PerspectiveNeuroscience

Went Fishing, Caught a Snake

Science  11 Sep 2009:
Vol. 325, Issue 5946, pp. 1353-1354
DOI: 10.1126/science.1180103

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Summary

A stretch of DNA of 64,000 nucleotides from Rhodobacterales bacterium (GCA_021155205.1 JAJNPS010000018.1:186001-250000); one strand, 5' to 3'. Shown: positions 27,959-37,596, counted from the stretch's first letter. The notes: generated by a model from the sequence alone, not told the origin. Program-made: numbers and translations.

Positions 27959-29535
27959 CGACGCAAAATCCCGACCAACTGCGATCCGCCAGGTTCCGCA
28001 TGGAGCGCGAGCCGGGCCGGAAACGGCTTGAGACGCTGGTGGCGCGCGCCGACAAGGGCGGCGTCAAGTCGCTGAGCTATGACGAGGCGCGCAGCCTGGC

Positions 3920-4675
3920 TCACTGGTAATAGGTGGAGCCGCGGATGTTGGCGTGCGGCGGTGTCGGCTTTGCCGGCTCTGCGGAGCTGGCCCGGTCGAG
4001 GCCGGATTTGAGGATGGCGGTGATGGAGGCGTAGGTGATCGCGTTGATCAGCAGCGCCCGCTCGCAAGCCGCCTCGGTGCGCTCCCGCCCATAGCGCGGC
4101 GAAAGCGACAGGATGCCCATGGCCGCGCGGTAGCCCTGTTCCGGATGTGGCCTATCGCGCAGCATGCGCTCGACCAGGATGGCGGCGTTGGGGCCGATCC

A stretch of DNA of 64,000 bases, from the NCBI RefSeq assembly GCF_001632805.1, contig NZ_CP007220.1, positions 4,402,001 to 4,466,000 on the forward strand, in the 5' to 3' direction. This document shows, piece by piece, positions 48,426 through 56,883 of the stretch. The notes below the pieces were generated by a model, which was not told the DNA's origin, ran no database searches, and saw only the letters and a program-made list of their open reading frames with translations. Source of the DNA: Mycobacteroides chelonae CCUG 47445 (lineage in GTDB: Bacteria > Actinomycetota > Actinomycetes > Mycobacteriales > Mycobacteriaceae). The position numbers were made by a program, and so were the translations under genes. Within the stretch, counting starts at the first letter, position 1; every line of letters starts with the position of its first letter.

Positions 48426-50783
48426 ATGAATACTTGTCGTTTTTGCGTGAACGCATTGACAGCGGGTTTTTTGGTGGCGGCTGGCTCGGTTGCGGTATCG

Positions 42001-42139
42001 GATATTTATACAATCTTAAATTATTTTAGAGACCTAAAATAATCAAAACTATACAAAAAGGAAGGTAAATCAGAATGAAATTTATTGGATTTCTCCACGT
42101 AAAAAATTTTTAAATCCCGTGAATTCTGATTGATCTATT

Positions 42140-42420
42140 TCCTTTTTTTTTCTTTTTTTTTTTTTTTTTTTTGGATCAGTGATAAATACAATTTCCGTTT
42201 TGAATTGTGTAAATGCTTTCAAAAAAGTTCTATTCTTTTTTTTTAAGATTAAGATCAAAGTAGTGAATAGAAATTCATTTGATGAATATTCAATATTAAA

A highly ordered, insulating layer of lipids and proteins known as the myelin sheath surrounds neuronal axons in our nervous system, allowing the rapid conduction of electrical impulses along nerve fibers. Myelin is laid down and maintained by dedicated neuroglia cells—oligodendrocytes in the central nervous system and Schwann cells in the peripheral nervous system. Formation of the myelin sheath is under strict axonal control and involves the wrapping of vast amounts of glial membrane around axons (1). The process is initiated by axon-glial cell contact, which elicits an adenosine 3′,5′-monophosphate (cAMP) signal within the glial cell. This signal drives myelin formation (2), but the molecular nature of the communication that triggers it has not been clear. On page 1402 of this issue, Monk et al. (3) provide compelling evidence for a cell surface receptor in Schwann cells that induces cAMP and myelin production in response to the targeted axon.